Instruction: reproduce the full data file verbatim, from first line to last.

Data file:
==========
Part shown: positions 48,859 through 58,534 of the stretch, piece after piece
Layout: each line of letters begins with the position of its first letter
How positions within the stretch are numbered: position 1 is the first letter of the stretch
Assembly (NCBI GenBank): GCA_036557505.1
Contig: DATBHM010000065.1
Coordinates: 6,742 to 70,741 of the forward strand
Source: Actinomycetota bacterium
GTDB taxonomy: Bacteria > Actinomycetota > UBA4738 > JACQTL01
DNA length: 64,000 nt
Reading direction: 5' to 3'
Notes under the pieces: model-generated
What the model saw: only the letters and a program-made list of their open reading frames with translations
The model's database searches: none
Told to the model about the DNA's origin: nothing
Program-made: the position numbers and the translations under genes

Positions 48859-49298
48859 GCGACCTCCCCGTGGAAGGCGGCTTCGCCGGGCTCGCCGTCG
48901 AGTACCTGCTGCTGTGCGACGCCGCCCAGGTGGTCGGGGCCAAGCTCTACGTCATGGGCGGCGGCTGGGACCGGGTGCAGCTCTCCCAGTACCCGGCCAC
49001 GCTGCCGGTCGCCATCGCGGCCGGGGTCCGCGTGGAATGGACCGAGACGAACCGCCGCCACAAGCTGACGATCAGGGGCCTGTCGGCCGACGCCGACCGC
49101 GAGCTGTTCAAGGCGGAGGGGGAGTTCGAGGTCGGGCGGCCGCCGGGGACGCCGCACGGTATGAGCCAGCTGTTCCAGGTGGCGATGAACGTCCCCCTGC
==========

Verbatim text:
Part shown: positions 48,859 through 58,534 of the stretch, piece after piece
Layout: each line of letters begins with the position of its first letter
How positions within the stretch are numbered: position 1 is the first letter of the stretch
Assembly (NCBI GenBank): GCA_036557505.1
Contig: DATBHM010000065.1
Coordinates: 6,742 to 70,741 of the forward strand
Source: Actinomycetota bacterium
GTDB taxonomy: Bacteria > Actinomycetota > UBA4738 > JACQTL01
DNA length: 64,000 nt
Reading direction: 5' to 3'
Notes under the pieces: model-generated
What the model saw: only the letters and a program-made list of their open reading frames with translations
The model's database searches: none
Told to the model about the DNA's origin: nothing
Program-made: the position numbers and the translations under genes

Positions 48859-49298
48859 GCGACCTCCCCGTGGAAGGCGGCTTCGCCGGGCTCGCCGTCG
48901 AGTACCTGCTGCTGTGCGACGCCGCCCAGGTGGTCGGGGCCAAGCTCTACGTCATGGGCGGCGGCTGGGACCGGGTGCAGCTCTCCCAGTACCCGGCCAC
49001 GCTGCCGGTCGCCATCGCGGCCGGGGTCCGCGTGGAATGGACCGAGACGAACCGCCGCCACAAGCTGACGATCAGGGGCCTGTCGGCCGACGCCGACCGC
49101 GAGCTGTTCAAGGCGGAGGGGGAGTTCGAGGTCGGGCGGCCGCCGGGGACGCCGCACGGTATGAGCCAGCTGTTCCAGGTGGCGATGAACGTCCCCCTGC